Hello, my name is Caroline,

I have worked for the NHS as a pharmacist for more years than I care to remember. In 2021, despite having limited acute experience and whilst in the midst of one of the worst pandemics in living memory, I took the plunge and applied for the role of West Yorkshire Association of Acute Trusts (WYAAT) Elective Recovery Programme Manager. Apparently getting through the pandemic was not enough of a challenge! I was successful in securing the role and was made a substantive member of the WYAAT team in November 2022.

If I’m being honest, it took me a long time to become comfortable with the transition, having worked for more than a decade in addictions and mental health, moving to the acute sector was very alien to me. I found sitting in meetings challenging, trying to make sense of the discussions and the number of acronyms to which I was suddenly exposed. It was like having to learn another language. Getting to grips with the pace and the ever changing and competing demands was also a shock to the system, and at times I wondered if I would ever achieve or deliver anything.

Through my faith, I persevered and kept looking towards the horizon, believing things would improve over time. I am now fully immersed in the role, and although it continues to challenge me, I take great comfort in knowing that I am driving a programme which is helping the communities we serve.

Elective recovery is a key area of work and part of the broader Planned Care programme, working hard with partners in social, community and primary care, as well as the voluntary sector, making sure screening, diagnostics, and treatment capacity are all reflected in practice.

The aim of the Elective Recovery programme is to reduce the backlog of elective patients on our waiting lists across the WYAAT organisations, whilst at the same time, developing a plan which is sustainable and fit for the future. This is underpinned by the NHS England publication, Delivery Plan for Tackling the COVID-19 Backlog of Elective Care.

To drive our strategy, vision, and purpose forward, the Elective Recovery Group (ECG) was created, which I like to call the ‘engine room’ of our programme. Core membership for ECG consists of senior operational and clinical leaders from the six trusts, as well as our core team. Flanked by Russell Nightingale, our Senior Responsible Officer for Elective Recovery, and Chief Operating Officer for Harrogate and District NHS Foundation Trust, and Mark Liddington, Medical Lead for Elective Recovery and Consultant Plastic Surgeon at Leeds Teaching Hospitals NHS Trust, we work collaboratively with staff across the system to influence change.

As a group our overarching ethos is: “If one fails, we all fail,” which is underpinned by radical candour and distributed leadership.

At times, it is overwhelming to look at the bigger picture and the tasks we’ve set ourselves as a programme, but I keep on track by maintaining focus and our workstreams remain firmly aligned to the four national themes:

  • Expanding capacity
  • Prioritisation
  • Transformation
  • Empowering patients

Our team has worked hard over the last two years to forge strong collaborative and trusting relationships, which gives us permission to hold each other to account, provide critical challenge without judgment, share good practice, and most importantly, celebrate our successes collectively.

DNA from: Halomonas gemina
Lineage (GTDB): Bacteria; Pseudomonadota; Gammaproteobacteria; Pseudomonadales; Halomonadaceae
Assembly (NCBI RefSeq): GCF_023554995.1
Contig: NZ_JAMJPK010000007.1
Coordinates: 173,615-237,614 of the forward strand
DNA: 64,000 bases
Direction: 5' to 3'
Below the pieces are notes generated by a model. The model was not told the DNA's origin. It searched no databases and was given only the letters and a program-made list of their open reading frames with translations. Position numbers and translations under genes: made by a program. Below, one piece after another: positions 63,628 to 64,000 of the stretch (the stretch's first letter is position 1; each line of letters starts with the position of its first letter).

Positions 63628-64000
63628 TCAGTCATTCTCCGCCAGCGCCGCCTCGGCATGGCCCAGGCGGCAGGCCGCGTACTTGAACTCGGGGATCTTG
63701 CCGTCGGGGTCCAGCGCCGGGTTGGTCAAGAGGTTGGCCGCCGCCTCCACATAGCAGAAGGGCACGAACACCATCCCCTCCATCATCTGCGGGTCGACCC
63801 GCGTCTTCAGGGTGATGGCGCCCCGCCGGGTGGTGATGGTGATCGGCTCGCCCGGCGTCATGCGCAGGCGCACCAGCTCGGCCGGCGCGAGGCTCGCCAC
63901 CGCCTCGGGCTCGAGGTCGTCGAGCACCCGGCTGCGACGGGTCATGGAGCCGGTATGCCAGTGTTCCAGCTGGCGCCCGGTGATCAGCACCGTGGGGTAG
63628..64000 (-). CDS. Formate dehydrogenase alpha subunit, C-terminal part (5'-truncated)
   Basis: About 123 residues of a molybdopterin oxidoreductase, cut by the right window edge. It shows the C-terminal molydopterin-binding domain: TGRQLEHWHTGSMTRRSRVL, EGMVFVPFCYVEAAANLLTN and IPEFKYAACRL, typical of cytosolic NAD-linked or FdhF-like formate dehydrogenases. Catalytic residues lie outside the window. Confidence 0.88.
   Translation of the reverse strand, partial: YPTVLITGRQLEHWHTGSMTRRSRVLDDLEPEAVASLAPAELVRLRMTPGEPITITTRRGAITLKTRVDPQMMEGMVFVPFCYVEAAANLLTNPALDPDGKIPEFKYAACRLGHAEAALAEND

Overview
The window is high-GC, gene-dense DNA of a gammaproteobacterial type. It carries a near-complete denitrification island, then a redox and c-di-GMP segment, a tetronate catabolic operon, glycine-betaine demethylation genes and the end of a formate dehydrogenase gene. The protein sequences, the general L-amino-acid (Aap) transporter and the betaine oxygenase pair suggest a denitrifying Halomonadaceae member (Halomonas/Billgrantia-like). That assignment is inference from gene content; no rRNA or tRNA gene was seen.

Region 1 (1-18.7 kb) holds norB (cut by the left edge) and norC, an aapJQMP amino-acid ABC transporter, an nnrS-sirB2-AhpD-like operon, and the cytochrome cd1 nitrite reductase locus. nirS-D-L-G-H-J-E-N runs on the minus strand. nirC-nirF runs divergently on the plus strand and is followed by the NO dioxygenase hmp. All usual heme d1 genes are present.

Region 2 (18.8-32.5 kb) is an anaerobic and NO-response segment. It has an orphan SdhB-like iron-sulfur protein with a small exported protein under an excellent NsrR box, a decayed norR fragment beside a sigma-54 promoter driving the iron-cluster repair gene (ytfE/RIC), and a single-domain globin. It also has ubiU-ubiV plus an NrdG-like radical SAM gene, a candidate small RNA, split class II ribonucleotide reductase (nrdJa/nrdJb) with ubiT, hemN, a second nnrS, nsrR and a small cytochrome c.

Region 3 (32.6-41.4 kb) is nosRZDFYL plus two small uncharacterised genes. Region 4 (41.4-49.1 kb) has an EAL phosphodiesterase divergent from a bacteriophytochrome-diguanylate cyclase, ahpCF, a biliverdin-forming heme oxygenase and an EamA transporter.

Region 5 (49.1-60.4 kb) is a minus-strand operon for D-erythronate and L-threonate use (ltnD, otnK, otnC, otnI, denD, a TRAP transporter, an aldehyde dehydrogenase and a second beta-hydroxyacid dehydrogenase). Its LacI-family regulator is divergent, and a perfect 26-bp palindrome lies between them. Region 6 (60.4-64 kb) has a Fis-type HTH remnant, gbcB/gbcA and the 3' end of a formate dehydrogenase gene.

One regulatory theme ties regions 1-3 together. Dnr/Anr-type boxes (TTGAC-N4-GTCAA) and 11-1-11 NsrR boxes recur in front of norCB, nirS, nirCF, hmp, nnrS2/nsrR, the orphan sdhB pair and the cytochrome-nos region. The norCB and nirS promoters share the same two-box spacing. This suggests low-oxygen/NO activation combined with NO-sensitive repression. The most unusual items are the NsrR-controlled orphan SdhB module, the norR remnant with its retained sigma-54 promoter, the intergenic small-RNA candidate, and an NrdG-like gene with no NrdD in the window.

In the last 12 months, we have had some major successes including:

  • mutual aid - successfully supporting patients across West Yorkshire and Harrogate and beyond to be seen quicker from a neighbouring trust. A true collaborative effort involving all aspects of the workforce - from administrative, through to clinicians and operational staff – and through this approach we have moved several hundred patients.
  • establishing eight clinical networks in ENT (ear nose and throat), gynaecology, general surgery, perioperative care, ophthalmology, trauma and orthopaedics, urology, and maxillofacial. Each led by a chair from one of our trusts, with each chair having an opportunity to drive a network forward, share best practice and align workstreams to the Getting it Right First Time (GIRFT) principles.

The work is never ending and sometimes it feels overwhelming, but when you have an army of great individuals working beside you, all sharing the same burden, everything seems that little bit easier. I am so grateful to have an amazing team of project managers, GIRFT lead and ECG members who always go the extra mile.

So now when I look back at the me of two years ago, I do so with a wry smile. Although I felt out of my depth, I persevered and weathered the storms. As Maya Angelou reminds me – “Do the best you can until you know better, then, when you know better, do better.”

As I sign off, I’d like to emphasise the power in true collaboration and good working relationships. One of WYAAT’s core principles emphasises the power of working together, so next time you’re feeling overwhelmed or just need someone to listen, contact a fellow colleague, or a counterpart in a neighbouring WYAAT trust – they might just have the answer to your problem.

I would like to thank all the individuals I have had the pleasure of working with. Without your hard work, support and advice, the Elective Recovery programme would not have achieved all that it has.


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